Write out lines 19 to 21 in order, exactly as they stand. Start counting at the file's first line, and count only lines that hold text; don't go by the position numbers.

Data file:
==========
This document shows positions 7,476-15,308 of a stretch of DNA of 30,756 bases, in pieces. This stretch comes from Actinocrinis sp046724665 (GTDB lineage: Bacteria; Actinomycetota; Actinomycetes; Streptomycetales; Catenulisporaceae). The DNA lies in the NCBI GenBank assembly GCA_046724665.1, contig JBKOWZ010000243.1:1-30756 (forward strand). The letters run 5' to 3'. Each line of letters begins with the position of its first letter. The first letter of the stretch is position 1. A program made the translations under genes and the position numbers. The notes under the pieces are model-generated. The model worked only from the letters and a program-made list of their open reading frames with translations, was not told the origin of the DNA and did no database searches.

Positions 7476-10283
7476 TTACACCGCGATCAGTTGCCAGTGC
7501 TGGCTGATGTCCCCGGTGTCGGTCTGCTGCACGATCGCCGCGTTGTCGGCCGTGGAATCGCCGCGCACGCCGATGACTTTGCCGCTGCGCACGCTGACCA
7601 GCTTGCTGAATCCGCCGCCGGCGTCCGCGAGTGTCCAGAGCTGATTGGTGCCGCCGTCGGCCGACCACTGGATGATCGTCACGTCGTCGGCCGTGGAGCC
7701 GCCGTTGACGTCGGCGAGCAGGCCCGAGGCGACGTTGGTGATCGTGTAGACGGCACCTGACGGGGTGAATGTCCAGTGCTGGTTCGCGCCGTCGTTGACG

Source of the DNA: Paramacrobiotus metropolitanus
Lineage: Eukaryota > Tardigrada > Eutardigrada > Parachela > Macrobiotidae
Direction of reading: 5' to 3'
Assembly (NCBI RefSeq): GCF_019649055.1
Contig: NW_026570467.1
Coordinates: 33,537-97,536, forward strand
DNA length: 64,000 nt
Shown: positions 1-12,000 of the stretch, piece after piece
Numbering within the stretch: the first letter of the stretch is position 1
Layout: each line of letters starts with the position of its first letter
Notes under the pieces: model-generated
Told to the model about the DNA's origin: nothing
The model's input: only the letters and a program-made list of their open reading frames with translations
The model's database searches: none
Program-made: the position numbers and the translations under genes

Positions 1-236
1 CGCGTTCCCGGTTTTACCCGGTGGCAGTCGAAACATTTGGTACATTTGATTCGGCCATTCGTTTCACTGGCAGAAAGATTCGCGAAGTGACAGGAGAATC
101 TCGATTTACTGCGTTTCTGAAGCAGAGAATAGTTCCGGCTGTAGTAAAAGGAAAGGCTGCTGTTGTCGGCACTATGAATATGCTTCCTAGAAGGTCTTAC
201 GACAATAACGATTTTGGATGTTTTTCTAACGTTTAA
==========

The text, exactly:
The model's input: only the letters and a program-made list of their open reading frames with translations
The model's database searches: none
Program-made: the position numbers and the translations under genes